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Water Today Title August 18, 2018

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Feature


The G7 is composed of Canada, the United Kingdom, Italy, France, Germany, the United States and Japan. A representative of the European Union is also invited to the summit, as are other dignitaries from around the world.

WT senior correspondent, Cori Marshall, will be attending the G7 Summit in Charlevoix on June 8 and 9. With the help of our team of journalists, his main objective will be to meet with dignitaries from the seven attending nations and report on their priorities and measures to combat climate change and save our planet's water.


Update 2018/6/5
G7 Charlevoix Summit 2018

WATERTODAY AT THE G7 SUMMIT



Saving the world's oceans and ridding them of plastic debris is central to Canada’s G7 Presidency.

This is an international issue, G7 members are the largest industrial-economic nations of the planet, and how they approach this problem is critical, and an essential part of a global dialogue that needs to be had.

The oceans are only the endpoint for the plastic debris, and waste plastic begins that journey in domestic waterways around the world.

"We are looking at a zero-plastics-waste charter," Environment Minister Catherine McKenna said Wednesday at an international conference on the world's oceans, from Cancun, Mexico. The idea of a plastics charter was first raised by Prime Minister Justin Trudeau earlier this year.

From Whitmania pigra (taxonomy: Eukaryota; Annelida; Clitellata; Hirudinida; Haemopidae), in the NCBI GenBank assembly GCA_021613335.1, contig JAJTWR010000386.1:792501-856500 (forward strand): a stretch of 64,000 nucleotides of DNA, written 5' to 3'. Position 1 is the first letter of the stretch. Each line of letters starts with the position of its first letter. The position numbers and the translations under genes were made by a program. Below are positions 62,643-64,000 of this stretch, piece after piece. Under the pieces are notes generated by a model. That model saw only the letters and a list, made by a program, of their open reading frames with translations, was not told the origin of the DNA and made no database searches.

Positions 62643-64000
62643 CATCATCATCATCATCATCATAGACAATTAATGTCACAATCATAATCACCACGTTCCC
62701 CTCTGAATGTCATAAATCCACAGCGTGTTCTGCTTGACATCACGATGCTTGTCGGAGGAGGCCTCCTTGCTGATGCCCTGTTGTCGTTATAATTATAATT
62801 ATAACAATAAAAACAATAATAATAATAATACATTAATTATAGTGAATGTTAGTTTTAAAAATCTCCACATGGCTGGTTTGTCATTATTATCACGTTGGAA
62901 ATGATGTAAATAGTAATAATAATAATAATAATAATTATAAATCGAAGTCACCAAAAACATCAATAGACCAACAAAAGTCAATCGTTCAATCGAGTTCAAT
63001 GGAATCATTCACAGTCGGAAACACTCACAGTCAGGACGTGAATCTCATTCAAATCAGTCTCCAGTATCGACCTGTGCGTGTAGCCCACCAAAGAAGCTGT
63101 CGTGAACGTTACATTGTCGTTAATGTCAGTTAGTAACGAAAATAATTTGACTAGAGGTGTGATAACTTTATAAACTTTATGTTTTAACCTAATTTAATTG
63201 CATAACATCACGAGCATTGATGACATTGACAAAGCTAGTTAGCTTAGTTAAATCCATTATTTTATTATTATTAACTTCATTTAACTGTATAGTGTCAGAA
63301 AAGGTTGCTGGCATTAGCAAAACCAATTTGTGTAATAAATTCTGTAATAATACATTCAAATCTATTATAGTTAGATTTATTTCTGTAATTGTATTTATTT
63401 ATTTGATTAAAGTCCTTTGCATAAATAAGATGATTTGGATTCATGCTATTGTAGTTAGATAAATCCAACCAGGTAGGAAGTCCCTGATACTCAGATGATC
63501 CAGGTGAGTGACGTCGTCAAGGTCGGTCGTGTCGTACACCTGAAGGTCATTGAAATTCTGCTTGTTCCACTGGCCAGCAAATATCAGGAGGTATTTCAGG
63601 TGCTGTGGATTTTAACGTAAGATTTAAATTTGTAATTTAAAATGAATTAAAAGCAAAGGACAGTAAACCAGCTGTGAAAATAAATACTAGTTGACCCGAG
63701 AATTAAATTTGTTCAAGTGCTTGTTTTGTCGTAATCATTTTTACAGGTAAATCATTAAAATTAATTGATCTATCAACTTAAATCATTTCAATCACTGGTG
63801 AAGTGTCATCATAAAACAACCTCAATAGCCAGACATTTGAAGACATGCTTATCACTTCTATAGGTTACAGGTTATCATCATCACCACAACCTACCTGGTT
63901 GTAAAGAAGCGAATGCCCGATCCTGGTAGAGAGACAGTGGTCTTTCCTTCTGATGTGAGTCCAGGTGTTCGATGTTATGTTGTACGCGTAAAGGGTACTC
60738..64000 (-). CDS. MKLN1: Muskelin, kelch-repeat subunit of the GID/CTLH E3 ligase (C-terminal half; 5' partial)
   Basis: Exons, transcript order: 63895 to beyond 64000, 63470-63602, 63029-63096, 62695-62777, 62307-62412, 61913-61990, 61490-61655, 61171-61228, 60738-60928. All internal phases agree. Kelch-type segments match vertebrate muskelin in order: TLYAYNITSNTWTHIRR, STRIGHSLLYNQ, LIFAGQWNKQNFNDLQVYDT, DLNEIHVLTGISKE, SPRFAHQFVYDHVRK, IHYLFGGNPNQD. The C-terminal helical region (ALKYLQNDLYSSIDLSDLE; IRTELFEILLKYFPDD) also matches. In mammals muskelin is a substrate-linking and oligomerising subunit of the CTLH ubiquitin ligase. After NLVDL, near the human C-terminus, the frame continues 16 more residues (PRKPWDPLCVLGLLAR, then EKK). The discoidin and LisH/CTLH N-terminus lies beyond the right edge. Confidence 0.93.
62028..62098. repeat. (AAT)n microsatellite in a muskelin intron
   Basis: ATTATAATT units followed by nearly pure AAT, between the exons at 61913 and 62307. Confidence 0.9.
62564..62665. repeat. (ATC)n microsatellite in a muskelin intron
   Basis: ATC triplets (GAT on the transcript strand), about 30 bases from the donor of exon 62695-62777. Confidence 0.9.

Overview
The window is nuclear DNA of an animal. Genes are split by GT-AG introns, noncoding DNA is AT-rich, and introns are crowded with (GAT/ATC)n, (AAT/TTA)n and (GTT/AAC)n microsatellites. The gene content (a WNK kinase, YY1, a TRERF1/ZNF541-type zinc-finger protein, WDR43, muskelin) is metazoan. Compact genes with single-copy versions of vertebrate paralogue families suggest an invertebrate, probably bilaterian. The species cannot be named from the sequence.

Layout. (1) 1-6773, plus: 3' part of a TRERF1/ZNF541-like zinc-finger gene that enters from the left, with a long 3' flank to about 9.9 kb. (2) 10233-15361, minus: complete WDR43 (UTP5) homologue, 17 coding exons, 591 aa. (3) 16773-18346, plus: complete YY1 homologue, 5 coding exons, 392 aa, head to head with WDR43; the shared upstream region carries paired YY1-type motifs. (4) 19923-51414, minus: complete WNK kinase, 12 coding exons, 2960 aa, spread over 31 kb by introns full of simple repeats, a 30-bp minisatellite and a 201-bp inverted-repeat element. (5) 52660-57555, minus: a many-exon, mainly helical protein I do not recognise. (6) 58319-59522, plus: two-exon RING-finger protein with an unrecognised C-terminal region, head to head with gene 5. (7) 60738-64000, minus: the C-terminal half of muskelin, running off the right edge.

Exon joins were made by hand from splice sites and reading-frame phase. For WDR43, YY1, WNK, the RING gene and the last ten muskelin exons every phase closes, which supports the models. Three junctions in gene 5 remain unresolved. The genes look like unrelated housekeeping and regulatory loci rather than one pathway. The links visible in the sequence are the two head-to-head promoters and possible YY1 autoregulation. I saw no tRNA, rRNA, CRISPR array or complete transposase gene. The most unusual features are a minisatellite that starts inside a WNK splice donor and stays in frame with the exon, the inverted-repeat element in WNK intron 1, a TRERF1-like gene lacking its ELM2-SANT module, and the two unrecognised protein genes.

Further, as more and more people live with water stress and water scarcity, it is imperative that the people hear from nations, like those who are part of the G7, about how they are regulating and protecting their freshwater and drinking water.

How G7 member states go about addressing this is, first and foremost, through their domestic policies regarding their freshwater bodies and drinking water sources. It is in the combination of domestic policies of nations working in concert that will turn the tide on these issues.

We believe that our readers want and need to know how some of the most important industrial and economic powers regulate their water and what their positions are when dealing with other nations on these matters.







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